Welcome to WebmasterWorld Guest from 188.8.131.52
The 777 indicates the permissions. there are three groups of people who can have permissions (each one gets their own digit), in order: Owner (of the file or directory, the first 7), group (everyone who belongs to the same group as the owner, second 7), and world (third 7).
Owner is the user of the file - that'd be you. In the *nix world, users belong to groups. So you might be user/owner Bob in group Marketing. This model lets you do things like say Bob can read/write the file, the rest of marketing can only read the file, and other users can read the file.
Each digit in the 777 is a binary representation of:
rwx (read/write/execute). So a chmod of 755 means:
111(7) - Owner can read write execute
101(5) - other in the group can execute or read, no write
101(5) - rest of world can read and execute, no write.
That setup means you can read/write and execute your files, but the people visiting your site can only read or execute the file. Thus you need to set programs in your cgi-bin to 755, so people can execute the file as a program.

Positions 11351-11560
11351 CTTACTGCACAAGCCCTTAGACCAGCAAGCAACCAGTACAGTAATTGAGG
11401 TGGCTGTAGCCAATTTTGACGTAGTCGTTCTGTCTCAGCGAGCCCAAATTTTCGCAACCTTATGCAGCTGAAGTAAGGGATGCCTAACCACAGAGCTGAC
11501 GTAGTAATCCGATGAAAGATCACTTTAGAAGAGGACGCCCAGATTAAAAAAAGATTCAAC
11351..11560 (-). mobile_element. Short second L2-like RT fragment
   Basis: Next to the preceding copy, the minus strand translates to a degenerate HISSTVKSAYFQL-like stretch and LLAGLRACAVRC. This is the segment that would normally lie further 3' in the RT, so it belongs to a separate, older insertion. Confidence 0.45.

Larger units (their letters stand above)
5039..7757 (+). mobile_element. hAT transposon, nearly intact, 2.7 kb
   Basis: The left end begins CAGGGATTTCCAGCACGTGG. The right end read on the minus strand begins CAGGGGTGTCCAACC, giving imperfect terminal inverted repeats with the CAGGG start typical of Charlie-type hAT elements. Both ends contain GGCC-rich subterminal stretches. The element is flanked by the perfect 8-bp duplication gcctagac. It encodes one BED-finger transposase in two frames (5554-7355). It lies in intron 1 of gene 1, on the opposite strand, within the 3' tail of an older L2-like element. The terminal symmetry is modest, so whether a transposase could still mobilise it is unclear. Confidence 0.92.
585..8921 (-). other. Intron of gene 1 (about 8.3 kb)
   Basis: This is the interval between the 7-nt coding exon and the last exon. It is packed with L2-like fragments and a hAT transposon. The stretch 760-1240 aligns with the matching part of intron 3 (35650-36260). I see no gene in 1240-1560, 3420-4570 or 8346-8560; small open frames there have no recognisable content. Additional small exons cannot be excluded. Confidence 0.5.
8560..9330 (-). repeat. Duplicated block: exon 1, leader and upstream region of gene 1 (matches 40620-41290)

If you set the permissions to 'chmod 644', you get a file that can be written by you, but can only be read by the rest of the world. This is good for straight HTML files so that no hanky panky goes on. But try and execute a file with permissions of 644 and you'll get an error.
The first 0 in the 0777 isn't normally used on websites, you can just worry about the last three digits.
Thanks again in advance
Now I understand what you are all saying it means but I have no idea of how to do it.
Your host may provide you some means by which to change directory permissions (some do, some don't). This may be a via a browser based file management system or through a regular FTP programme.
If you don't have these options (check your hosts FAQs, etc) then usually you can just fire off an email to your host asking them to change the directory permissions. If you are only wanting a temporary change (for installation purposes) then you should arrange a time / method to let your host know to change the permissions back.
Chmod 777 can be done, but it can be unsafe.
TLDP.org has a nice, plain-language explanation of the more common permission levels: http://www.tldp.org/LDP/intro-linux/html/sect_03_04.html#AEN2862 [tldp.org]